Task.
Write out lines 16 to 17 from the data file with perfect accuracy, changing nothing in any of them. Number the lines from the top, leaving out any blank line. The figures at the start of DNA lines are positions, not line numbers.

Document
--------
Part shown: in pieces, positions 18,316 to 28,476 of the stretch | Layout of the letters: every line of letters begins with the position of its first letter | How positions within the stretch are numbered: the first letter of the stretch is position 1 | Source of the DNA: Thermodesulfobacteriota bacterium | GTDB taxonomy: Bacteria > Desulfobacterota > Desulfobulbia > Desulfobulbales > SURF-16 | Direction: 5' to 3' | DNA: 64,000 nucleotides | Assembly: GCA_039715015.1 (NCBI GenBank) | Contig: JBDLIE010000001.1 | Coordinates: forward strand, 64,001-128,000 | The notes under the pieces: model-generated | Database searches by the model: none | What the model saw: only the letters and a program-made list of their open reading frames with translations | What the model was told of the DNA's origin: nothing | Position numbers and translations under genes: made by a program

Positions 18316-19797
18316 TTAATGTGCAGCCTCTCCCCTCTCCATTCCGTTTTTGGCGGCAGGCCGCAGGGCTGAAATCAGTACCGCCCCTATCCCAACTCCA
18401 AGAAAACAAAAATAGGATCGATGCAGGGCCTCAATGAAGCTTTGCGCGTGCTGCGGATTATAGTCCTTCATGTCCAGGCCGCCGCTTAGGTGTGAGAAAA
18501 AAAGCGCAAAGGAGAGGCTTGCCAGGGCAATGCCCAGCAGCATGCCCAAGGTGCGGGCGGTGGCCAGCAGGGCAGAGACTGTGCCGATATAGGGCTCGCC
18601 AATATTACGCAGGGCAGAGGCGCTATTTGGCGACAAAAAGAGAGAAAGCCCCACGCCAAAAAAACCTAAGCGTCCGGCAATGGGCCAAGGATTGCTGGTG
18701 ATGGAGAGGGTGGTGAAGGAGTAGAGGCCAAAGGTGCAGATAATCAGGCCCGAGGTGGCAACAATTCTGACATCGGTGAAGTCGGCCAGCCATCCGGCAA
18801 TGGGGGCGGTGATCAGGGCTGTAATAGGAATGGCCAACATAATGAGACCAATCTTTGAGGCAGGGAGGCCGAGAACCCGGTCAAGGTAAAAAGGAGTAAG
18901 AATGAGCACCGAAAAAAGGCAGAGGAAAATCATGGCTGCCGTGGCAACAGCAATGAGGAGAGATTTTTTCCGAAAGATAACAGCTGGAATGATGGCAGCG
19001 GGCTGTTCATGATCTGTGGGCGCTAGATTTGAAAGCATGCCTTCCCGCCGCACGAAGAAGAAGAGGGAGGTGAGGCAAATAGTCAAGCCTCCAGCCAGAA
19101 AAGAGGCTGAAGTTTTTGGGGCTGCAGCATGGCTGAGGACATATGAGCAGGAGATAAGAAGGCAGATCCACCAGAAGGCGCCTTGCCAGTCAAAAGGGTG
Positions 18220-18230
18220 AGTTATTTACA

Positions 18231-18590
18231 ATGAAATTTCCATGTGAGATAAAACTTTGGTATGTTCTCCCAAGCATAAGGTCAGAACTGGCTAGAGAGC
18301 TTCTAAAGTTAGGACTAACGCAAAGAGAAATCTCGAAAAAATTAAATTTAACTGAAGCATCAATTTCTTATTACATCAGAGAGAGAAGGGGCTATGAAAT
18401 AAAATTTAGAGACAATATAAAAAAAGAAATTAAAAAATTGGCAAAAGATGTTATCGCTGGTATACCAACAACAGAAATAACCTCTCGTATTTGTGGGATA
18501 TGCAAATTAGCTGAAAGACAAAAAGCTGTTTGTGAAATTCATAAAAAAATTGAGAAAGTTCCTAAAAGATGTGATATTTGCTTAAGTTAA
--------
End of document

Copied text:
18301 TTCTAAAGTTAGGACTAACGCAAAGAGAAATCTCGAAAAAATTAAATTTAACTGAAGCATCAATTTCTTATTACATCAGAGAGAGAAGGGGCTATGAAAT
18401 AAAATTTAGAGACAATATAAAAAAAGAAATTAAAAAATTGGCAAAAGATGTTATCGCTGGTATACCAACAACAGAAATAACCTCTCGTATTTGTGGGATA